Breast cancer doctor remembered in play for radical discoveries
When Charles Hayter's play Radical opened in Toronto, the lineup ran round the block. There were doctors, scores of them in that line - particularly women doctors. There were former cancer patients - even a member of Parliament. The playwright was overwhelmed. He knew he had a good story, but never imagined that Vera Peters would be such a draw.
Dr. Peters - radiation oncologist, class of '34, University of Toronto - is in the Canadian Medical Hall of Fame. The citation calls her "an outstanding clinical investigator who changed the management of Hodgkin's disease and breast cancer". That citation only hints at the quiet battles she waged.
When she was still in her thirties, Vera Peters turned Hodgkins disease from a death sentence to a treatable illness. The international Hodgkins medical hierarchy didn't like sharing the spotlight. She was shut out and sneered at. "Go back to Toronto and do your women`s work," was the message.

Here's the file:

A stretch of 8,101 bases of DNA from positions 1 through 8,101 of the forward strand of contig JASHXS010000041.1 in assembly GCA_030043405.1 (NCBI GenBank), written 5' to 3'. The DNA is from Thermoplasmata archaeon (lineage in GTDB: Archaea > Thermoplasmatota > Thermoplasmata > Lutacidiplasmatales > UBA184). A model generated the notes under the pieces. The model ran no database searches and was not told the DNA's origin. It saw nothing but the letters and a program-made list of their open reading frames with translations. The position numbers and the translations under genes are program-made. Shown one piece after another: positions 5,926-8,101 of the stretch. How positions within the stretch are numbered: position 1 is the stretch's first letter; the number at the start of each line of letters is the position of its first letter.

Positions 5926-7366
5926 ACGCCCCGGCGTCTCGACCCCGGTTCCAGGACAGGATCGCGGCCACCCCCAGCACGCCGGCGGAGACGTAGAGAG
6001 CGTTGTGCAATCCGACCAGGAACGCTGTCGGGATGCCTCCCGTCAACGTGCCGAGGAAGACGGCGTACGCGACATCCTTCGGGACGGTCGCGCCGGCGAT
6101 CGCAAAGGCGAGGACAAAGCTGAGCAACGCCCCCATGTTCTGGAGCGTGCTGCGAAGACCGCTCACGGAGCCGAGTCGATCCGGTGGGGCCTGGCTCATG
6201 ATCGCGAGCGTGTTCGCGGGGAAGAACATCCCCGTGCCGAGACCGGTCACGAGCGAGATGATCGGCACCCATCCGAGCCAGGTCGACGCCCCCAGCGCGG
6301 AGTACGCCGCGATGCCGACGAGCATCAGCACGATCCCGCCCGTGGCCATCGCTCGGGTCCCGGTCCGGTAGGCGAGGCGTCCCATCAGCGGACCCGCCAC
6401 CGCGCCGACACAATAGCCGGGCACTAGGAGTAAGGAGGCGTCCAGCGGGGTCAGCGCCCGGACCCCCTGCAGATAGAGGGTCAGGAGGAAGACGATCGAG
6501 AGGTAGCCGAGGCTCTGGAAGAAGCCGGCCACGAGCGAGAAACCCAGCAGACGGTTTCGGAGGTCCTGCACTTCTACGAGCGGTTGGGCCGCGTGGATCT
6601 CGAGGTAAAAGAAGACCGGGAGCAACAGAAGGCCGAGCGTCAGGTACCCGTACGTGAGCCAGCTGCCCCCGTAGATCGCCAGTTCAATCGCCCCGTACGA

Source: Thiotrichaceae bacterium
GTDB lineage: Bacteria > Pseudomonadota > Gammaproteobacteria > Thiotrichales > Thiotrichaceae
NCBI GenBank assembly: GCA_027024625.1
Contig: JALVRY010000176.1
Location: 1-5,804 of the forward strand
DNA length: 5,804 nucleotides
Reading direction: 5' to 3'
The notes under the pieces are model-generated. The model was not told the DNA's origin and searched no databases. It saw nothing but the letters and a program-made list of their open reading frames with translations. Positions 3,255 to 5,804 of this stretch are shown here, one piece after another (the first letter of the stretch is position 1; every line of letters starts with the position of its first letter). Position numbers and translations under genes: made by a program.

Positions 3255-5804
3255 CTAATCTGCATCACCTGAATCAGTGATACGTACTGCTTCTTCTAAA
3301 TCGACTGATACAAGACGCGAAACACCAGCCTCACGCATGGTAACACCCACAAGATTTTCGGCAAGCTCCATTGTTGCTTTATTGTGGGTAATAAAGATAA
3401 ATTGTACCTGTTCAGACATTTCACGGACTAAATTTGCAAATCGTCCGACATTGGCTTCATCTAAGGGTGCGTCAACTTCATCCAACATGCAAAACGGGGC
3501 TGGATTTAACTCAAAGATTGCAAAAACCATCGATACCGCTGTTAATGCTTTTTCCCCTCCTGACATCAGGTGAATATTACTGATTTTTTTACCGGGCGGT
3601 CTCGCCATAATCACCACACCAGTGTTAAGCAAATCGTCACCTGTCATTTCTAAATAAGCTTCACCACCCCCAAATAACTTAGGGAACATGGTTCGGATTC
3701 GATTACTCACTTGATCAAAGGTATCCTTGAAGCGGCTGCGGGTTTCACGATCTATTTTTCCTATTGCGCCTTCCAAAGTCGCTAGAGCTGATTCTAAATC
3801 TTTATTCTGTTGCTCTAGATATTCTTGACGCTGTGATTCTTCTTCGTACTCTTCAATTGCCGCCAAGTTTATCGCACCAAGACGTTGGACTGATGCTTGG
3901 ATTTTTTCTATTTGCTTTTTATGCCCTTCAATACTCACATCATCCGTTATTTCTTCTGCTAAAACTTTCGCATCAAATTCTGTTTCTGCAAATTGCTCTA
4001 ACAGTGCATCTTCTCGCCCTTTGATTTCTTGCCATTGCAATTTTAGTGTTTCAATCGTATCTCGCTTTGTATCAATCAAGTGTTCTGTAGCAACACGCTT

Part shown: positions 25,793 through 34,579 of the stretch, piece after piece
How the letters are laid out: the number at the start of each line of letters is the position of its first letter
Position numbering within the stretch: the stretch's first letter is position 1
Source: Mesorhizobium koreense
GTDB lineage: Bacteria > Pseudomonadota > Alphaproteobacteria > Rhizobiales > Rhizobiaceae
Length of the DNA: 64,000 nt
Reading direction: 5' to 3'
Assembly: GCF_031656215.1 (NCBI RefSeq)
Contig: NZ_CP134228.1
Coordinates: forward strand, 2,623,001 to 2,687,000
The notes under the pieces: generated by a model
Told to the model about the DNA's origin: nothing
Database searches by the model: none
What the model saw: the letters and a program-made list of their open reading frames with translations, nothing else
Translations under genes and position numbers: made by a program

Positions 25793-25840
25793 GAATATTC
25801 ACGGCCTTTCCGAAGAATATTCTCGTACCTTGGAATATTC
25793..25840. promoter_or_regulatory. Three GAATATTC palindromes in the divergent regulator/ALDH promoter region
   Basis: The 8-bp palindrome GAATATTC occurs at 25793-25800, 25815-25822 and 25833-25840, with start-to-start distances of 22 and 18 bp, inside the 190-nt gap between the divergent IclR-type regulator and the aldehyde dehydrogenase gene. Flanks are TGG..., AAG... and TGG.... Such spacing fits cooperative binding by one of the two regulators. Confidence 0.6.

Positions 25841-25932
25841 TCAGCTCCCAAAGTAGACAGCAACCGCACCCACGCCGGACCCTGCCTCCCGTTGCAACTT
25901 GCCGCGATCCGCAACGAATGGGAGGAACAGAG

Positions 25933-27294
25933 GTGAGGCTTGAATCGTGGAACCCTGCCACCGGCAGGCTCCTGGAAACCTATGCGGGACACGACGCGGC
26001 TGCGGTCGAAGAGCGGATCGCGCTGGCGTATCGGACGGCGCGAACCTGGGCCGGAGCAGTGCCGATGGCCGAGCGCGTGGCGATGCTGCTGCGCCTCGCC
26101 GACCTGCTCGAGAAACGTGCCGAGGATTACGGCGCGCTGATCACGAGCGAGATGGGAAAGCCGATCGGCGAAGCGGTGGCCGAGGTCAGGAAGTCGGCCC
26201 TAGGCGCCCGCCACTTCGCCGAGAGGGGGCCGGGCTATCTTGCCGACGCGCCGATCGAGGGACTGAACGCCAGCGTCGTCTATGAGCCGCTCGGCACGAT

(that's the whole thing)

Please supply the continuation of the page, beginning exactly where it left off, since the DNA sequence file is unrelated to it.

Thanks to her pioneering scientific work at Princess Margaret Hospital in Toronto, the "lumpectomy" became a viable option for women with early stage breast cancer. This could have been the stuff of Nobel Prize nominations. Charles Hayter decided it was the stuff that plays are made of.
Karin Wells is the producer of our documentary, "Vera Peters, MD", which first aired in January.